© Philippe Thouvenin February 2023 // The team poses in front of the new clay kiln just completed at Barragem.


Evangelos Batagiannis is an architect with Arte Charpentier. For many years, Evangelos has been interested in the forms of housing, collective housing and the possible uses of inhabited spaces. This architectural research and his desire to share experiences have fuelled his commitment to a humanitarian mission to build an after-school centre in Mozambique.

In 2022, he took part in his first mission to Malawi. We now give him the space to talk about his experience.


Arte Charpentier has been a strong supporter of this mission, and has been involved for several years with a variety of associations, including Architectes solidaires and Rêves de gosse.
Still reeling from my visit to Malawi in February 2022 (mission to Malawi), I followed the completion of work on the Djaleka refugee camp from Paris. Despite the difficulties I encountered there, I couldn’t wait to go back with the Coup de Pouce Humanitaire association1 for a second trip. One mission offered during the 2022-2023 session particularly caught my attention: the one in Mozambique.


© Evangelos Batagiannis February 2023 // Class at a school run by the local association FSF in a village near Barragem


The mission

The mission was to start building an after-school care centre for children in the village of Barragem in the south of the country. This village is the first to be set up by “Fraternidade Sem Fronteiras “2 in Mozambique, on land leased from the local authority. The association’s aim is to promote education through access to food. The children receive one meal a day and half a day’s schooling.

The number of children quickly grew to almost 1,000 on the small initial site. The opportunity to buy a new, larger site to accommodate more children was an opportunity to launch a humanitarian mission.
The aim of the “Coup de pouce Humanitaire” association is to participate in the construction of these classrooms, without any prior architectural plans. As the plans had already been drawn up by “Fraternidade Sem Fronteiras” (the association present on site), the aim of the three teams formed by “Coup de pouce Humanitaire” was to help with the construction and not with the design of the project. This mission, which was particularly close to my heart, involved building for and with the local communities, using bio-sourced materials. So I put my architect’s role to one side: during my stay, I worked hard to understand the needs of the local people and to support them in their projects.
The future after-school care centre will consist of 4 “hard” buildings, i.e. made of earth and breeze blocks. The toilets and storage area should have been built before we arrived (but they weren’t) and the first “Coup de Pouce Humanitaire” mission was to start with the construction of the kitchen and refectory.

Why this mission?

I embarked on this project with a long-term vision for the association, taking an interest in sustainable development issues. As part of a small team dedicated to highlighting the efforts made by the association to meet the challenges of sustainable development, we try to ensure that our missions are in line with the actions initiated by the UN in this area. At the same time, one of the association’s objectives is to encourage projects that combine sustainable development and concrete action, such as the financing of basic infrastructure projects, the zero plastic objective or, for example, donations in kind. Raw earth construction was part of this strategy, and this argument proved decisive in my decision to take part in this mission.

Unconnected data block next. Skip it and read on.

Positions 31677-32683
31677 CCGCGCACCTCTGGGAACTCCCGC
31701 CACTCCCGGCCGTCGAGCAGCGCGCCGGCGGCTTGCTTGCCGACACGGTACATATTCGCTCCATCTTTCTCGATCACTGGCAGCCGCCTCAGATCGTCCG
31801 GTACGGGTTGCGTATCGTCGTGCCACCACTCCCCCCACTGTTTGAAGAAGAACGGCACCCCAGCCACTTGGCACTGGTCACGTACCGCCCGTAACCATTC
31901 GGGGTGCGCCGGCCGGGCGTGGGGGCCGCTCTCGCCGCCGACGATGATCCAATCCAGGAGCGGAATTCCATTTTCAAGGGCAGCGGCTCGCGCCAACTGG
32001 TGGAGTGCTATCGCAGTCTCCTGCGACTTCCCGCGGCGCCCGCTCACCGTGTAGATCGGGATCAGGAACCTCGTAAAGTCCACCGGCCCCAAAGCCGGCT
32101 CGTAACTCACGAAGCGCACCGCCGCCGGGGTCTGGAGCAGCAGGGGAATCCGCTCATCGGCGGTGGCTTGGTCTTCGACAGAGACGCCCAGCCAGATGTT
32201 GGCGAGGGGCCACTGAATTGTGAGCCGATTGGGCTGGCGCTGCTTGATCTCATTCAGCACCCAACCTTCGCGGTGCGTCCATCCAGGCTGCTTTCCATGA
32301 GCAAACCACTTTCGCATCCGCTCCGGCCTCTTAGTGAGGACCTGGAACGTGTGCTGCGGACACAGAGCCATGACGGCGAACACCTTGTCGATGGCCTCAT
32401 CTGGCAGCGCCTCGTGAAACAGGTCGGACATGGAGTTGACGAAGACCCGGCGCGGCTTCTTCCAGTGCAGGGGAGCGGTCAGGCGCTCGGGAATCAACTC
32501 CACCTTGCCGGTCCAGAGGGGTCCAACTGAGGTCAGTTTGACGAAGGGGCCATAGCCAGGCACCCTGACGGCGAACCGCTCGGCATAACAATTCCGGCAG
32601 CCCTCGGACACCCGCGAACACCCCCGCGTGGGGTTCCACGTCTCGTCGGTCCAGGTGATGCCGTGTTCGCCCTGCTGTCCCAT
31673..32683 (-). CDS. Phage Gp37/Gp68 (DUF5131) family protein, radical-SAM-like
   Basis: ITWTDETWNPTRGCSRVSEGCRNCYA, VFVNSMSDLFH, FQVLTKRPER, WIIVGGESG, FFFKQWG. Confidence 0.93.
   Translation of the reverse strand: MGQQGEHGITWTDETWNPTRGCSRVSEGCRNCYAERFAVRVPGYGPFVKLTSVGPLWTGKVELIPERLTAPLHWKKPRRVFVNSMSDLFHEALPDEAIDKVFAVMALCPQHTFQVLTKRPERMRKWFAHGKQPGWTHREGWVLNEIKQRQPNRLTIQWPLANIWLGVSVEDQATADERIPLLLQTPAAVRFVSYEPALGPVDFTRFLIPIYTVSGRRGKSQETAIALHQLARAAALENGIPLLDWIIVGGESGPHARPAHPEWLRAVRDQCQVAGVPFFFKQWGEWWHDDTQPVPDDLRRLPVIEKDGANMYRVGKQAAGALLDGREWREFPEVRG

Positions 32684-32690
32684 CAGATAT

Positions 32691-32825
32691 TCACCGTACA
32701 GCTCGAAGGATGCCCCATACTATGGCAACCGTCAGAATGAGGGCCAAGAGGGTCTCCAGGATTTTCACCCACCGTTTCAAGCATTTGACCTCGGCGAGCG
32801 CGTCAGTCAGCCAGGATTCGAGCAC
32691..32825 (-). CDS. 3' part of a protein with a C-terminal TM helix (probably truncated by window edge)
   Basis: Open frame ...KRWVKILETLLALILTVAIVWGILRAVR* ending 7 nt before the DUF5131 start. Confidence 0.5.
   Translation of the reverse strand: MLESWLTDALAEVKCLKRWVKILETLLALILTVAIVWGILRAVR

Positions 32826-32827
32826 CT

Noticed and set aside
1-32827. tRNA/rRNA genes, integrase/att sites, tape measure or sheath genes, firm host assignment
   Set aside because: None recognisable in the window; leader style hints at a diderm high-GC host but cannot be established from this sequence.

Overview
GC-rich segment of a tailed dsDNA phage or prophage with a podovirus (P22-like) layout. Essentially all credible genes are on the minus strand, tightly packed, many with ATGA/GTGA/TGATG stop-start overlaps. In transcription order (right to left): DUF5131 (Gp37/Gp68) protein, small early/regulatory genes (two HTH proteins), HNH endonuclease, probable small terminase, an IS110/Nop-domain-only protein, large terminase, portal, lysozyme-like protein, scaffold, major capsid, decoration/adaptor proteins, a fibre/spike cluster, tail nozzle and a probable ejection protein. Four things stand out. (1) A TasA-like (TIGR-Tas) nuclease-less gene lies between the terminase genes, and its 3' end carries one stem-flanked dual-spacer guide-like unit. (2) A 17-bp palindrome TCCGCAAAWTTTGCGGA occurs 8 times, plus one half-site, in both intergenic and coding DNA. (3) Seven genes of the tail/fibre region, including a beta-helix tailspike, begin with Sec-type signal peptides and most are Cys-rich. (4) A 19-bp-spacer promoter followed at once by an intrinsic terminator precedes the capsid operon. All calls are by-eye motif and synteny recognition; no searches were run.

Compared to my first participation, this time I had more time to prepare for the mission. The team leader offered me the role of treasurer. I had to keep tables with information on various subjects, such as team members’ allergies, plane tickets, VISAS, tax receipts, the roles of each volunteer, etc. But I also had to organise the weekend on site, with the help of the team leader. I also had to organise the weekend on site in tandem with the team leader and anticipate possible needs and problems during the stay.


The Country

On Saturday 28 January, we left Paris under cloudy skies and wintry temperatures for Maputo, the capital of Mozambique. The journey to Barragem takes around 22 hours. The country is in the southern hemisphere, bordering Malawi and Tanzania to the north and Zambia and South Africa to the west. Mozambique is best known for its coastline along the Indian Ocean. In the north, the coastline is interspersed with cliffs and rocks. In the south, on the other hand, there are lagoons and paradise-like islands where you can admire the coral reefs and stroll along the white sandy beaches. 


© Evangelos Batagiannis February 2023 // Mozambique on the map and beach in Bilene, our weekend destination


Mozambique is a country that is struggling to develop, particularly in economic terms 3: this is partly due to its history marked by Portuguese colonialism, coupled with some current political instability.
Since 2017, the far north of the country has seen a large number of terrorist attacks claimed by the Islamic State, while the rest of the country enjoys relative political stability.


1 – For more information on the association, see the previous article on the mission to Malawi, or the association’s website: http://www.cdepouce.com/

2 – Brazilian association already seen in Malawi

3 – Source: https://www.tresor.economie.gouv.fr/